COVID-19: What you need to know
Updated on May 19th
Hollyhock is working to implement a safe, proactive, and appropriately scaled response to the spread of the novel coronavirus (COVID-19). Keeping our guests, presenters, island community, and team members safe is our top priority. Our team is monitoring the outbreak and will be providing regular updates on this page.
The World Health Organization formally declared a pandemic on March 11th as the impact of COVID-19 was felt significantly around the world. In mid May, the provincial government of British Columbia declared that gatherings will be restricted to 50 people or less until a vaccine has been found.
We are deeply aware that the repercussions of social isolation and disruption will be felt long after the pandemic is over, and are doing our best to stay strong through this so that we may be of service to our communities. We are currently offering virtual gatherings and we are reimagining what Hollyhock must become in order to continue supporting a deep connection with ourselves, each other, and the natural world. You can support us in this work here.
As we all navigate the complexity of this time, we offer friendship, open hearts, and clean hands towards collective resiliency. We are in this together.
The Path We Choose in Uncertain Times
“Relax, everything is out of control” – Dr. Gabor Mate shared these words, quoting a Buddhist teacher, in a recent interview. As the world reacts to the novel coronavirus outbreak, it is becoming clear that the social and economic aftershocks will be vast. The road ahead will not be easy. But perhaps we are being called to something deeper. Read more.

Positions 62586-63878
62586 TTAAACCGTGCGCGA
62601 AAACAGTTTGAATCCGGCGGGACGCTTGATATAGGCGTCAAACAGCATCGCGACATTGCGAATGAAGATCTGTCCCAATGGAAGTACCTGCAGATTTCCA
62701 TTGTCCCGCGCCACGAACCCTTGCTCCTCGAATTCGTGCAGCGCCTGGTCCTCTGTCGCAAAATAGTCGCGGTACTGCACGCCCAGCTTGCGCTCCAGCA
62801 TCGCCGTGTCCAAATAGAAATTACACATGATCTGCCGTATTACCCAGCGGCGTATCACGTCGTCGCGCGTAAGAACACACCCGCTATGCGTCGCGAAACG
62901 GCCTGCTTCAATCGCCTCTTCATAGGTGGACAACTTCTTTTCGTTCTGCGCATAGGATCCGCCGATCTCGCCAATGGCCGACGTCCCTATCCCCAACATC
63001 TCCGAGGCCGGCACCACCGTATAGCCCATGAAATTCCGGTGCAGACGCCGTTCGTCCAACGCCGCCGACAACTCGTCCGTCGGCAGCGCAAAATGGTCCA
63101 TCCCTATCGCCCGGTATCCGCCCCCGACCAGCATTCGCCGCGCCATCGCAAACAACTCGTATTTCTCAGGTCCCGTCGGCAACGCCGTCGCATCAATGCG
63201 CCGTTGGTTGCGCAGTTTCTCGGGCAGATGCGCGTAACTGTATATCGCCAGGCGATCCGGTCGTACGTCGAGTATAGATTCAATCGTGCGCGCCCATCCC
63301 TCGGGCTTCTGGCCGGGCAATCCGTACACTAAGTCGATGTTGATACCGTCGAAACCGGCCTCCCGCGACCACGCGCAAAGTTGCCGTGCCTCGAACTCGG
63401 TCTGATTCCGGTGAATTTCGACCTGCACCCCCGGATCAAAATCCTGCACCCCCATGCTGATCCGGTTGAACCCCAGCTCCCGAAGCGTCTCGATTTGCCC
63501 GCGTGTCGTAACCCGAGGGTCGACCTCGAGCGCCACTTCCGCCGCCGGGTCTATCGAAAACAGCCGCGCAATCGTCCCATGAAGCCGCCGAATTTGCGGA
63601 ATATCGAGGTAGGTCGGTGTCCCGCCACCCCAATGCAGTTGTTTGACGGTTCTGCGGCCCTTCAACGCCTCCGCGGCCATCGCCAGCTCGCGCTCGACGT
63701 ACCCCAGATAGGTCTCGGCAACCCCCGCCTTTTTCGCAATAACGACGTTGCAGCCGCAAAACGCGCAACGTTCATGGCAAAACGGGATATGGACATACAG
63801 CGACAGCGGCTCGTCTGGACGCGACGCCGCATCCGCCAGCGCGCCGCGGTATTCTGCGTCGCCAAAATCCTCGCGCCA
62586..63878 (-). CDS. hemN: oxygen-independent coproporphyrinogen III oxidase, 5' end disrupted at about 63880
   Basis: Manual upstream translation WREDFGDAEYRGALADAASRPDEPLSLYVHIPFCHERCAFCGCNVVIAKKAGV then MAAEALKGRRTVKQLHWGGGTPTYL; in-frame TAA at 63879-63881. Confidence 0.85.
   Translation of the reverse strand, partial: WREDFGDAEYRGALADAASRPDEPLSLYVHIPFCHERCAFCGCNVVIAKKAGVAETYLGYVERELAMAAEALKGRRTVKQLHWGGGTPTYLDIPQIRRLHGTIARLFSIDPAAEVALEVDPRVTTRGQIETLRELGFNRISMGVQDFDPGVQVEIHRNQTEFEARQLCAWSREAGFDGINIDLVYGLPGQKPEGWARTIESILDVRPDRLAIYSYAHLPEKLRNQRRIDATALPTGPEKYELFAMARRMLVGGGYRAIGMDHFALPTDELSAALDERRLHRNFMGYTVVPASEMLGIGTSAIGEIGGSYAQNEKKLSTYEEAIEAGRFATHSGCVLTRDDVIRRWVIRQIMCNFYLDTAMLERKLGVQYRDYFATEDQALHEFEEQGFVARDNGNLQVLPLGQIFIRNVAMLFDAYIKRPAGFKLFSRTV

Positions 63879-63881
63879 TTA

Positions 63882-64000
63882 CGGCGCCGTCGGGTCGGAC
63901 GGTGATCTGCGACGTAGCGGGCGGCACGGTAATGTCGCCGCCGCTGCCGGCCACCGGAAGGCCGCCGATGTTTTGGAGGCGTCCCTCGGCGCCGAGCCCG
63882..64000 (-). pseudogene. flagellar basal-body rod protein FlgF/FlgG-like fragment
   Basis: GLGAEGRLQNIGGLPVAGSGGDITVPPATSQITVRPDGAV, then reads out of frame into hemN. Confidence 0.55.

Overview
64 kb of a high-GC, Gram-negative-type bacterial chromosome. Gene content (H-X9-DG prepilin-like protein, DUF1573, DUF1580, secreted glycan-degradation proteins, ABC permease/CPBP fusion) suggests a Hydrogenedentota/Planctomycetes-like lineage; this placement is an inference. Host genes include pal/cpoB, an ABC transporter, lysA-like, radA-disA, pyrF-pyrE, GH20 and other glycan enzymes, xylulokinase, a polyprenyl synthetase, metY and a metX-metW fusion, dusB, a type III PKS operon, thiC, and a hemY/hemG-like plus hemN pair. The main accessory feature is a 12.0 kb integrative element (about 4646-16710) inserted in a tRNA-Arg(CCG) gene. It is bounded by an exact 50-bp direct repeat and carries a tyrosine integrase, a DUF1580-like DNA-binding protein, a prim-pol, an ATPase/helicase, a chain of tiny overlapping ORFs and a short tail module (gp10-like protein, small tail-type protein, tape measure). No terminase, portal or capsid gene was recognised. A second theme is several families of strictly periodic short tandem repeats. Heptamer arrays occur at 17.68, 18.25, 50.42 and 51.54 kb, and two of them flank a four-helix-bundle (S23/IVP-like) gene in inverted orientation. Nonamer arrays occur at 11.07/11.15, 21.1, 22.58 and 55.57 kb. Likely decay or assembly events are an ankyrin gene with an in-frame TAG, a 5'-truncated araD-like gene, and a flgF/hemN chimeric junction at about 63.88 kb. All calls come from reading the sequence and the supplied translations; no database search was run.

Optimism, Generosity, Community
A month ago, we were gearing up for our 2020 season, using the tag line “Make 2020 Your Year.” Now, we have laid off 85% of our staff and postponed our opening day until June 7th. This is not the year we thought it would be. Despite the challenges, we are striving to show up in our values. Where there is pessimism and despair, we choose optimism; where there is hoarding and scarcity, we choose generosity; where there is social isolation and disconnection, we choose community. Read More.
Practice in Grace
A couple weeks ago, I tuned in to listen to a conversation with beloved Hollyhock presenter Thomas Atum O’Kane. Among the many poignant insights he shared, Atum spoke about the need to practice grace as we live through these times. I’ll be honest, it’s been challenging for me. Fortunately, despite the grief for what “might have been” of our season at Hollyhock, the employment loss for many of our friends and team members, and the resulting reshuffling of roles on our remaining team, there are others around me who have stepped forward and who are showing me what it means to lead with grace. Read More.